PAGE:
Compelled by a dark fascination, his eyes moved of their own accord back to the ring, back to the dark smudges off to one side. This can't be right. Anger overcame the sick feeling in his stomach. The creatures had been ugly and vicious and he certainly would never want to encounter them in their own territory high on the northern plateau wastes, but they had their own lives to live and far more noble ways to die. To be forced to kill each other for entertainment's sake was just wrong. To no longer have control over one's fate, to be vulnerable before something more powerful, to feel the deep frustration and humiliation of helplessness...

He tore his gaze from the carnage to where the Members of Council sat along with their Advisors and a retinue of clerks and runners. They were here to witness the first of these events and some had actually watched the battles, but most were far more interested in the results at the betting windows. Their runners scurried back and forth with demands for information. The Council would receive a part of the proceeds. But what remained unclear to Jon and, he suspected, to the majority of the population of Alba was exactly how big that part was. 'To cover costs and provide funds for essential projects' Jon had been told as he was brusquely ushered from the choice vantage point where the Members sat. He wondered what that lot would consider essential-something to do with exotic foods and fine silks most likely.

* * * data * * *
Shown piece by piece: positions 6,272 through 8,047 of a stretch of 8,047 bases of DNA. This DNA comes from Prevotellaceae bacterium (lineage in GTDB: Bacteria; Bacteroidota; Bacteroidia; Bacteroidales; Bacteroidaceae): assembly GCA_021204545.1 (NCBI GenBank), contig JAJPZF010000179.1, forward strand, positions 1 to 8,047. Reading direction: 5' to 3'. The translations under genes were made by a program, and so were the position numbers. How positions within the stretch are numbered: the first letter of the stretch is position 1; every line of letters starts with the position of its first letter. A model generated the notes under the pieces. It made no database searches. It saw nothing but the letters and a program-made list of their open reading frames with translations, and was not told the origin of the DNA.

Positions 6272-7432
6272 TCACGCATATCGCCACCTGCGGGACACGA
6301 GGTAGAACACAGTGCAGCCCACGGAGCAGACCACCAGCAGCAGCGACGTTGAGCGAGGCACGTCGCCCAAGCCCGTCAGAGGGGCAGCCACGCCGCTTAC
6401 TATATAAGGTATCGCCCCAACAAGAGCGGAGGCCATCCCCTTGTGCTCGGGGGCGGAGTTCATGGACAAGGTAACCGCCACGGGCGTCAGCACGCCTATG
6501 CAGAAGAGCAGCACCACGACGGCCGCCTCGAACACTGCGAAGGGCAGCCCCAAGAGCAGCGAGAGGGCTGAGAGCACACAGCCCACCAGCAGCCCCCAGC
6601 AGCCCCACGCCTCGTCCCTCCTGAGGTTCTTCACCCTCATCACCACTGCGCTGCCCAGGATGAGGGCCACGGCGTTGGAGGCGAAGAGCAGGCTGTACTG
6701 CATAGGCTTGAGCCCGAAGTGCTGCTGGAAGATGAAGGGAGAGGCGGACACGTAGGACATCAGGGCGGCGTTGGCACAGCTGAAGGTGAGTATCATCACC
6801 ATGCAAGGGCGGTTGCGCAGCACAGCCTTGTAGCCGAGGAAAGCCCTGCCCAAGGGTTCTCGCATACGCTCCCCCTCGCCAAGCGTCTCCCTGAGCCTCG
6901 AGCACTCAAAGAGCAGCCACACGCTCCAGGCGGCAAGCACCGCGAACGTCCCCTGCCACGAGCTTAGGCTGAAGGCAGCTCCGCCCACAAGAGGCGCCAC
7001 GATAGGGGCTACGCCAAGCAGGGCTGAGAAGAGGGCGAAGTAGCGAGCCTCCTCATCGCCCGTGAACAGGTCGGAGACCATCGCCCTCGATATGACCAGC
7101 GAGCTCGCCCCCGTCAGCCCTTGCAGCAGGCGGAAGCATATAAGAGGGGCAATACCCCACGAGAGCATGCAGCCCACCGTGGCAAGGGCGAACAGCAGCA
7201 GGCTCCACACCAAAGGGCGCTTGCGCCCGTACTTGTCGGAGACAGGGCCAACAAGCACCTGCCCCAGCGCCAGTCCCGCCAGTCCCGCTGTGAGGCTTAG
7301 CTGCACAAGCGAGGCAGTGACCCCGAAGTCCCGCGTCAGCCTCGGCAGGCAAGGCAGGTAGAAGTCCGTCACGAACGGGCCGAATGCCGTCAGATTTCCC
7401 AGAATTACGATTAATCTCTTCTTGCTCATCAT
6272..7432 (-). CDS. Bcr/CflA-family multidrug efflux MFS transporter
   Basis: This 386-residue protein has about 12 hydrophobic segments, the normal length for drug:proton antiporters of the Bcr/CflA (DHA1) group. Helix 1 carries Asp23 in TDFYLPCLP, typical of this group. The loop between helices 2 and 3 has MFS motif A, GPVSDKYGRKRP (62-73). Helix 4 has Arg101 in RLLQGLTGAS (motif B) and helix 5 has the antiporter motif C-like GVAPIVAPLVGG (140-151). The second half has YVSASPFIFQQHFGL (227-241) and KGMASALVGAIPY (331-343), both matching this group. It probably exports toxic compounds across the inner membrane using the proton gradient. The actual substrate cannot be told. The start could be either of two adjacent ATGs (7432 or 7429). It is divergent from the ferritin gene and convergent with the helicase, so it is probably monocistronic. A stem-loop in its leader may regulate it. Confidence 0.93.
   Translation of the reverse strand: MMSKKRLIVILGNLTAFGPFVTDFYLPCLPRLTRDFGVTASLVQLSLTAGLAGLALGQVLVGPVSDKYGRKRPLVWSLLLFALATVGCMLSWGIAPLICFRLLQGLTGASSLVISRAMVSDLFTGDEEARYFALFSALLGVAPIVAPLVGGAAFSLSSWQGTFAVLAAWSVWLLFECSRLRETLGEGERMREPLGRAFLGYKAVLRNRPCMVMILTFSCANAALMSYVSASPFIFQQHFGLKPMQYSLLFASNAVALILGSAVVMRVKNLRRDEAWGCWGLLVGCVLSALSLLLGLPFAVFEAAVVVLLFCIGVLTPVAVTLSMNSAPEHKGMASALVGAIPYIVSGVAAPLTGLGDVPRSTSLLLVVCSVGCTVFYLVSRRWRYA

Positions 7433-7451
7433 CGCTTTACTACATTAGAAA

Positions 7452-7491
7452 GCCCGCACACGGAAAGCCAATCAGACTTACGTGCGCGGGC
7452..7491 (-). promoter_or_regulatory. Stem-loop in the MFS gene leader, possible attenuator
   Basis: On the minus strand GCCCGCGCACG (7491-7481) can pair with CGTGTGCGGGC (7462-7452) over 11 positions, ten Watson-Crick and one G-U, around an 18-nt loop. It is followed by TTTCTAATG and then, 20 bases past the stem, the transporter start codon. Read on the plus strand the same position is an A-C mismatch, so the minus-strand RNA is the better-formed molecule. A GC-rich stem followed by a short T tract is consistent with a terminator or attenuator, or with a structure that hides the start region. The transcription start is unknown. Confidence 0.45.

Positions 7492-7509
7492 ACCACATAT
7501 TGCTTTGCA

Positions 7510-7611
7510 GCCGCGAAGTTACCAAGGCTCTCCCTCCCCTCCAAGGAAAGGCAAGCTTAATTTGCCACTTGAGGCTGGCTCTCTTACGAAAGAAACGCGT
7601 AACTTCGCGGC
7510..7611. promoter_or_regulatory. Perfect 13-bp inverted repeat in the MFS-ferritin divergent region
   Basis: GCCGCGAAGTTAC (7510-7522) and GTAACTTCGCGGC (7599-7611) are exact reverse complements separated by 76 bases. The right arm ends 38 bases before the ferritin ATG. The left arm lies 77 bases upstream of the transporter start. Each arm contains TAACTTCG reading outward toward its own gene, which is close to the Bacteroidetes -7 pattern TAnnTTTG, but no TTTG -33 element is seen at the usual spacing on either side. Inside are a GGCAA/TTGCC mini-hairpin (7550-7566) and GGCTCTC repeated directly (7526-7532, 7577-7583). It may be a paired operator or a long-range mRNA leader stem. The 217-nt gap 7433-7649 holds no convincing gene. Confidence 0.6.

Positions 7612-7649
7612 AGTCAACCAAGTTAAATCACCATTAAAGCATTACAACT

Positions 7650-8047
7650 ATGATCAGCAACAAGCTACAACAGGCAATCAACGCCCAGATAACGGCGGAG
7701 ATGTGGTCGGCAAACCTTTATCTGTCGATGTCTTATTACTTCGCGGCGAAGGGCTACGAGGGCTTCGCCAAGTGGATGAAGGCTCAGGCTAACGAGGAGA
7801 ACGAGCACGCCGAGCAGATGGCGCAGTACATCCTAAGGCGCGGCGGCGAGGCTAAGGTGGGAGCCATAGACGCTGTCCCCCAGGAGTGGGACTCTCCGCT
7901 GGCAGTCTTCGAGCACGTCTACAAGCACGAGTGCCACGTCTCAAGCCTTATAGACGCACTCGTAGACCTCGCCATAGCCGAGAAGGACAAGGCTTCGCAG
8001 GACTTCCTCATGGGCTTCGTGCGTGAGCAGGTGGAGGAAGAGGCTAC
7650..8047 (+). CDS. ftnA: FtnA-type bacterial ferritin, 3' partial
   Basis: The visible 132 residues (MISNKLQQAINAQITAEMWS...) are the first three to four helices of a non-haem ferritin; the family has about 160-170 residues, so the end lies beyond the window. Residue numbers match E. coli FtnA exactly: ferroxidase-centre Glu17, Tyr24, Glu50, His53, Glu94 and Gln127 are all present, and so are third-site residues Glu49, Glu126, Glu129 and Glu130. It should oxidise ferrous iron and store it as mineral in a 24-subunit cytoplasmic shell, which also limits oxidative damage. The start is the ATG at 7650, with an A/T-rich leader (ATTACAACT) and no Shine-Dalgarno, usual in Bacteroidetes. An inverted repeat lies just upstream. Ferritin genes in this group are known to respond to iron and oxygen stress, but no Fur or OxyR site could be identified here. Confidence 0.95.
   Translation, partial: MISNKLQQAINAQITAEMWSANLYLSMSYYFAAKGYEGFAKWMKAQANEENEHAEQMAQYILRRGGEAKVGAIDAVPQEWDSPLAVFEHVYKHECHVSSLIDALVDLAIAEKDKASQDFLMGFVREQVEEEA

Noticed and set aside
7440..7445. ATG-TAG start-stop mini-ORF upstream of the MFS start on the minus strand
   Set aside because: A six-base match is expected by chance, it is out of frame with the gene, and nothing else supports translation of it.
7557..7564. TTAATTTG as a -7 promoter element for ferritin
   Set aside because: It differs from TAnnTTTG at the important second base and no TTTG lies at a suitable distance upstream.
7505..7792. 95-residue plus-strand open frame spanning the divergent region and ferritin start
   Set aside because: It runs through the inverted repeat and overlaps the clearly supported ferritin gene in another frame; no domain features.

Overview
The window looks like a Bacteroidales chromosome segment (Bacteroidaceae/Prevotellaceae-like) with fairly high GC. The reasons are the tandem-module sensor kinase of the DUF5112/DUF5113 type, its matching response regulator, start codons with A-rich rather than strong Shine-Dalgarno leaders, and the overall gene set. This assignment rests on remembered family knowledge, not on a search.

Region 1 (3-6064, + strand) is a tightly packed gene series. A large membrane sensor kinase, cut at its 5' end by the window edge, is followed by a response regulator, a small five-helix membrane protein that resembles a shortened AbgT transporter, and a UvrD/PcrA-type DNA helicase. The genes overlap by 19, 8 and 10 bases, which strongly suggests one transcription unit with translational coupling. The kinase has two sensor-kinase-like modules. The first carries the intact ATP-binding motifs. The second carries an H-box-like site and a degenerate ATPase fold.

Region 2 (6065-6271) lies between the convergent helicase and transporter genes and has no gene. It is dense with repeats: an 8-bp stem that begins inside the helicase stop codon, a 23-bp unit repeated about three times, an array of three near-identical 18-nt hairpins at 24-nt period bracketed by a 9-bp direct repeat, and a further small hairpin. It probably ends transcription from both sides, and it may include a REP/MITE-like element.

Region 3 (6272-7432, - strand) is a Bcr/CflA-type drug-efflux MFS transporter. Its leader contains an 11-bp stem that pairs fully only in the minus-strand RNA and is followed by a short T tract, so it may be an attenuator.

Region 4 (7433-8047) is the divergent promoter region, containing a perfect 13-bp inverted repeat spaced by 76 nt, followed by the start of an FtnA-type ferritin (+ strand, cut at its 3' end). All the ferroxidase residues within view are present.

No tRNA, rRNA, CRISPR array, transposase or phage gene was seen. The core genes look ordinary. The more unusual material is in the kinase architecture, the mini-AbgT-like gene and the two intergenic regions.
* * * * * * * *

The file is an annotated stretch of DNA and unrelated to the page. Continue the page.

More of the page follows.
In the crowd, Jon spotted Vern Hanking from the docks, and there was Delilah from the candle shop. People he knew, people he liked, people who had been transformed before his eyes into part of a shrieking mob intent on blood.

The sharp crack of the stylus snapping in two between his taut fingers jolted him back to his duty, and to the black ink that dripped down his fingers and soaked the parchment. Damn!

He found another stylus at the bottom of his ratty canvas supply bag and while the crowd wended its way out through the doors of the arena, he wrote a few sketchy notes finishing with 'and they shoved the poor creatures into the ring and prodded them to attack each other.' Sighing, he knew he would have to rewrite more than that last bit.

When the throng finally thinned, Jon gathered his writing tools and trudged back to the Apprentice Quarters and to his worktable, giving the dining hall a wide berth. The sour queasiness in his stomach confirmed that food was not an option.